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Star of wonder 

What is the star next to the moon this time of year and why is it so bright?  The light isn’t actually a star, it’s in fact a planet - Venus.

It’s not the flashiest celestial event, and it’s far from the rarest, but the juxtaposition of the crescent moon and Venus tonight will be worth a look.

If you live in the Northern Hemisphere and you’ve got a clear sky Thursday, look to the southwest and you’ll see a very bright Venus alongside the crescent moon.  With the moon just a thin fingernail, Venus will stand out in the night sky.

Venus — the third-brightest object visible from the Earth, after the sun and moon — is currently appearing as “the evening star.” It is approaching its greatest evening elongation of the year, the point at which, from an Earthly vantage, it appears farthest from the sun.  

When it is on the far side of the Sun, Venus can’t be seen, but as it comes round, getting closer to Earth, it becomes brighter and brighter, reflecting light from the Sun.  As it gets closer to us it is visible in the evening, then when it passes its closest point and moves away again it is visible in the morning.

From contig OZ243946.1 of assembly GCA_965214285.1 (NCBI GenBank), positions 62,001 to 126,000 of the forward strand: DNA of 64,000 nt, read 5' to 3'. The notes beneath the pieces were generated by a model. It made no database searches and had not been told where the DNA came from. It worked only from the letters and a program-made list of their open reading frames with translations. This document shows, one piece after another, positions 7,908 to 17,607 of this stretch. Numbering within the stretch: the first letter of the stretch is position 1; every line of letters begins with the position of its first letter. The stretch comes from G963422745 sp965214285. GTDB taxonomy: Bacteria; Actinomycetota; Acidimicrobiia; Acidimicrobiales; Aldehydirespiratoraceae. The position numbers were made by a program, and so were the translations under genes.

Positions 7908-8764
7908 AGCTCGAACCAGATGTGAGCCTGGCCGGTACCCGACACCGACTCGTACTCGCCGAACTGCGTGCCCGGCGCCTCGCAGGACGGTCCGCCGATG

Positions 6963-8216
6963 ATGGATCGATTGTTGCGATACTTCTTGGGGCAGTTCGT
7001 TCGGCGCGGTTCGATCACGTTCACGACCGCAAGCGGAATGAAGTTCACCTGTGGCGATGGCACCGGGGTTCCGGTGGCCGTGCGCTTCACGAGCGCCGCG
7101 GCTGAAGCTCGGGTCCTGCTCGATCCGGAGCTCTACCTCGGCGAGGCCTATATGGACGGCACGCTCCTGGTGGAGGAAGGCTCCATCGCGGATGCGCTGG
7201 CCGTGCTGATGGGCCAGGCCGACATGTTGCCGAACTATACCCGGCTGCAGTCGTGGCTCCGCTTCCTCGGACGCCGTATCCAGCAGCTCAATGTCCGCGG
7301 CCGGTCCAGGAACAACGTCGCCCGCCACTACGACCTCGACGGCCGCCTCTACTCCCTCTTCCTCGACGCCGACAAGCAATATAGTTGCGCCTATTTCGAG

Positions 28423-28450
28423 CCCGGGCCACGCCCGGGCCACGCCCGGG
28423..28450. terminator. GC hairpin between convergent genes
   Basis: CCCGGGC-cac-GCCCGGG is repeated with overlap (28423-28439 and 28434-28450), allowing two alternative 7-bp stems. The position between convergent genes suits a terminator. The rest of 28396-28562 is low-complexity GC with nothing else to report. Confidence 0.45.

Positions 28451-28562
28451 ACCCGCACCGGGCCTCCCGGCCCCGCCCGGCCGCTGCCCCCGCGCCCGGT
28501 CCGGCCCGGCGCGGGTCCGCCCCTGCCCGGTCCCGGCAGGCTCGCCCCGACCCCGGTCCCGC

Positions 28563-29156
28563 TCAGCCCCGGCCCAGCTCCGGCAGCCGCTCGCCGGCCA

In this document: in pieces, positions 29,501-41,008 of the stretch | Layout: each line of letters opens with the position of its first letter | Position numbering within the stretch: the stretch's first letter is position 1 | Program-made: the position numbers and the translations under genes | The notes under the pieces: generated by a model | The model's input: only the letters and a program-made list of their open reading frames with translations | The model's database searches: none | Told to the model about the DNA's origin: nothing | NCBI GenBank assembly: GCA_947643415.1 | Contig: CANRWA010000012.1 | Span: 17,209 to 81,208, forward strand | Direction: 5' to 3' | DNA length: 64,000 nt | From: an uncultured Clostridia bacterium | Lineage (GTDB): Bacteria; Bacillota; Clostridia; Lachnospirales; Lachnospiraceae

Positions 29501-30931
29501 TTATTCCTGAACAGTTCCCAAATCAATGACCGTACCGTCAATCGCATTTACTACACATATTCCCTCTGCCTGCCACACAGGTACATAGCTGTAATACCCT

When the greatest evening elongation is close to the spring equinox, Venus is visible for a maximum time after sunset.

During next month’s crescent moon, a similar display will occur, with Venus reaching maximum elongation on March 24. 

In the latter half of the year, Venus will shift to become “the morning star.”

 

 

 

 

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Updated on January 27th, 2013

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